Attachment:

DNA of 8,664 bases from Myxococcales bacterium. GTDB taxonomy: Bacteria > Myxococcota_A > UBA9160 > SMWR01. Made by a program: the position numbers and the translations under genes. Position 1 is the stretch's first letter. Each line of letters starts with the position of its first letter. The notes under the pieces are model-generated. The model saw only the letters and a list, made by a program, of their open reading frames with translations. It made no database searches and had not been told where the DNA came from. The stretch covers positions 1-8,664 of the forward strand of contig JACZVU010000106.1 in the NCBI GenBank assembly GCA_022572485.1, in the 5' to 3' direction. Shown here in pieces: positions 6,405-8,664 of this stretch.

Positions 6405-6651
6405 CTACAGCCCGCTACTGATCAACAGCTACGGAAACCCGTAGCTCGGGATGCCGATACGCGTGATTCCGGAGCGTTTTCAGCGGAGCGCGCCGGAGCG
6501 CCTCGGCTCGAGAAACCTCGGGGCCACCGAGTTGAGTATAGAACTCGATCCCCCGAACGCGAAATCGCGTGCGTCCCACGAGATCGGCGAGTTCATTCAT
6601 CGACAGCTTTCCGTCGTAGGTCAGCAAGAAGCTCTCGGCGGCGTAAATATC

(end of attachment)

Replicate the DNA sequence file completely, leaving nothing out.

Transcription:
DNA of 8,664 bases from Myxococcales bacterium. GTDB taxonomy: Bacteria > Myxococcota_A > UBA9160 > SMWR01. Made by a program: the position numbers and the translations under genes. Position 1 is the stretch's first letter. Each line of letters starts with the position of its first letter. The notes under the pieces are model-generated. The model saw only the letters and a list, made by a program, of their open reading frames with translations. It made no database searches and had not been told where the DNA came from. The stretch covers positions 1-8,664 of the forward strand of contig JACZVU010000106.1 in the NCBI GenBank assembly GCA_022572485.1, in the 5' to 3' direction. Shown here in pieces: positions 6,405-8,664 of this stretch.

Positions 6405-6651
6405 CTACAGCCCGCTACTGATCAACAGCTACGGAAACCCGTAGCTCGGGATGCCGATACGCGTGATTCCGGAGCGTTTTCAGCGGAGCGCGCCGGAGCG
6501 CCTCGGCTCGAGAAACCTCGGGGCCACCGAGTTGAGTATAGAACTCGATCCCCCGAACGCGAAATCGCGTGCGTCCCACGAGATCGGCGAGTTCATTCAT
6601 CGACAGCTTTCCGTCGTAGGTCAGCAAGAAGCTCTCGGCGGCGTAAATATC